In 1936, at age 31, Carl David Anderson became the second youngest Nobel laureate for his discovery of antimatter when he observed positrons in a cloud chamber. He is responsible for developing rocket power weapons that were used in World War II. He was born in New York City in 1905 and was educated in Los Angeles. He served for many years as a physics professor at California Institute of Technology. Prior to Oppenheimer, Anderson was offered the job of heading the Los Alamos atomic bomb program but could not assume the role because of family obligations. He was a pioneer in studying cosmic rays at high altitudes, first atop Pike's Peak, then after the war in a specially equipped B-29.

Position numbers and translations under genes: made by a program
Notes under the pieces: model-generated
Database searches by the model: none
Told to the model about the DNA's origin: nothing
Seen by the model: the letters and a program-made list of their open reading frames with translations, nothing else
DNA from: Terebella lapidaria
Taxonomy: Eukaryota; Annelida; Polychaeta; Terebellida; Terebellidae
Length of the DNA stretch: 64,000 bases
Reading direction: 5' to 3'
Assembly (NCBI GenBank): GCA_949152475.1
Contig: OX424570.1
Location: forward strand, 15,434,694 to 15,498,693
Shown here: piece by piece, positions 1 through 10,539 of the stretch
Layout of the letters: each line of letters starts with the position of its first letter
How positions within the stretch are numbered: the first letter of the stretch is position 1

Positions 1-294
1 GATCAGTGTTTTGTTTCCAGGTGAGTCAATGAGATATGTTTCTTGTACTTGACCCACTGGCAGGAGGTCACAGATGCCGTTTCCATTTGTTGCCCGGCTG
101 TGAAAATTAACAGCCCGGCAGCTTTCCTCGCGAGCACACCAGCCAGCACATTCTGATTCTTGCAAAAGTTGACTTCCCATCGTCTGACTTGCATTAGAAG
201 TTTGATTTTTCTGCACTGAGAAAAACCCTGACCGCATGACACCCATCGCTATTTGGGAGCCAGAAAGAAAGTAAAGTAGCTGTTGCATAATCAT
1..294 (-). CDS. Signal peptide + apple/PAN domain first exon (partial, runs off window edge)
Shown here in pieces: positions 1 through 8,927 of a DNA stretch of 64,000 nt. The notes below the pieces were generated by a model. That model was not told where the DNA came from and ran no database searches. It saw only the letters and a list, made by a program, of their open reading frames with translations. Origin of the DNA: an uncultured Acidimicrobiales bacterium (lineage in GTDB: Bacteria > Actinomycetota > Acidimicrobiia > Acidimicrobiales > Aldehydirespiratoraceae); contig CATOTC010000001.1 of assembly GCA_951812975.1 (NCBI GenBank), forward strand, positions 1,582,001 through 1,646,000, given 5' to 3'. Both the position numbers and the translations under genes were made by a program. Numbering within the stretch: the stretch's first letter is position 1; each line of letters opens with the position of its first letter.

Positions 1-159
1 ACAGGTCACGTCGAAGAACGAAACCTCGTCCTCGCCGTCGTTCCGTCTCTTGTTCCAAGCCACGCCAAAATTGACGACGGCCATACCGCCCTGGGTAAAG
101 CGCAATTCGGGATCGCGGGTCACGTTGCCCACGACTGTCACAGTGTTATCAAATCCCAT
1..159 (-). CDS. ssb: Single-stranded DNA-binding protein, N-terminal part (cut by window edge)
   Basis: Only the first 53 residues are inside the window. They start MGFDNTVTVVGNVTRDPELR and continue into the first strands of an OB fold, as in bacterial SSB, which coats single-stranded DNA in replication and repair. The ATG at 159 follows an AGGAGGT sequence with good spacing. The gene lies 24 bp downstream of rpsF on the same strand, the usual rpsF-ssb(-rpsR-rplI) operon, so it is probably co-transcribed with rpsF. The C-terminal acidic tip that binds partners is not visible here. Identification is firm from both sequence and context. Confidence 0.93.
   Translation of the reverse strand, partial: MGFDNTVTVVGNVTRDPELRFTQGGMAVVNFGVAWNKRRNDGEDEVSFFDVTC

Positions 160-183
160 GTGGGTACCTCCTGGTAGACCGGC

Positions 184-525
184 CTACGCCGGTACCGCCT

Discovery of Anti-Matter, The: The Autobiography of Carl David Anderson,
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